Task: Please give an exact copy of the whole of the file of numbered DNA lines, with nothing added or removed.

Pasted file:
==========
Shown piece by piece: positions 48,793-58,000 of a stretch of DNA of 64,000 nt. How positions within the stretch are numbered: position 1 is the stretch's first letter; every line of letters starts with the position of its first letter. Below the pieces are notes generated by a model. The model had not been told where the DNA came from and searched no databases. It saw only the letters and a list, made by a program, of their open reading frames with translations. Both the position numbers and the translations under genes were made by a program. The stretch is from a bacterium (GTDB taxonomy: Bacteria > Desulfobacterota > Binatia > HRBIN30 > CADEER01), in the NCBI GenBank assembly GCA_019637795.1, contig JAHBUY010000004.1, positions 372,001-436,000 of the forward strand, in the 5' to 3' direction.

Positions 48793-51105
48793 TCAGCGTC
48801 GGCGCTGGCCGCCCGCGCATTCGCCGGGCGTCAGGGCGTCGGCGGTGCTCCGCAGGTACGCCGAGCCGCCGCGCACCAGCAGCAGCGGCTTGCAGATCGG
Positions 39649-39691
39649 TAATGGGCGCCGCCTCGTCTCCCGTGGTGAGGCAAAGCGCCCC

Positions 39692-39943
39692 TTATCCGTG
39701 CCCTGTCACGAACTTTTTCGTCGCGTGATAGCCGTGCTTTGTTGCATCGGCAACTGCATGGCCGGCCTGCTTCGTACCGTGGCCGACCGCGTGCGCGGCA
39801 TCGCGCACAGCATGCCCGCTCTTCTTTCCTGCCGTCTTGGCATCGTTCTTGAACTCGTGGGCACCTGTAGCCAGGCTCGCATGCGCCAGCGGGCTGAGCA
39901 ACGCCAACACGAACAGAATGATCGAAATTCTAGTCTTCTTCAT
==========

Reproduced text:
Shown piece by piece: positions 48,793-58,000 of a stretch of DNA of 64,000 nt. How positions within the stretch are numbered: position 1 is the stretch's first letter; every line of letters starts with the position of its first letter. Below the pieces are notes generated by a model. The model had not been told where the DNA came from and searched no databases. It saw only the letters and a list, made by a program, of their open reading frames with translations. Both the position numbers and the translations under genes were made by a program. The stretch is from a bacterium (GTDB taxonomy: Bacteria > Desulfobacterota > Binatia > HRBIN30 > CADEER01), in the NCBI GenBank assembly GCA_019637795.1, contig JAHBUY010000004.1, positions 372,001-436,000 of the forward strand, in the 5' to 3' direction.

Positions 48793-51105
48793 TCAGCGTC
48801 GGCGCTGGCCGCCCGCGCATTCGCCGGGCGTCAGGGCGTCGGCGGTGCTCCGCAGGTACGCCGAGCCGCCGCGCACCAGCAGCAGCGGCTTGCAGATCGG
Positions 39649-39691
39649 TAATGGGCGCCGCCTCGTCTCCCGTGGTGAGGCAAAGCGCCCC

Positions 39692-39943
39692 TTATCCGTG
39701 CCCTGTCACGAACTTTTTCGTCGCGTGATAGCCGTGCTTTGTTGCATCGGCAACTGCATGGCCGGCCTGCTTCGTACCGTGGCCGACCGCGTGCGCGGCA
39801 TCGCGCACAGCATGCCCGCTCTTCTTTCCTGCCGTCTTGGCATCGTTCTTGAACTCGTGGGCACCTGTAGCCAGGCTCGCATGCGCCAGCGGGCTGAGCA
39901 ACGCCAACACGAACAGAATGATCGAAATTCTAGTCTTCTTCAT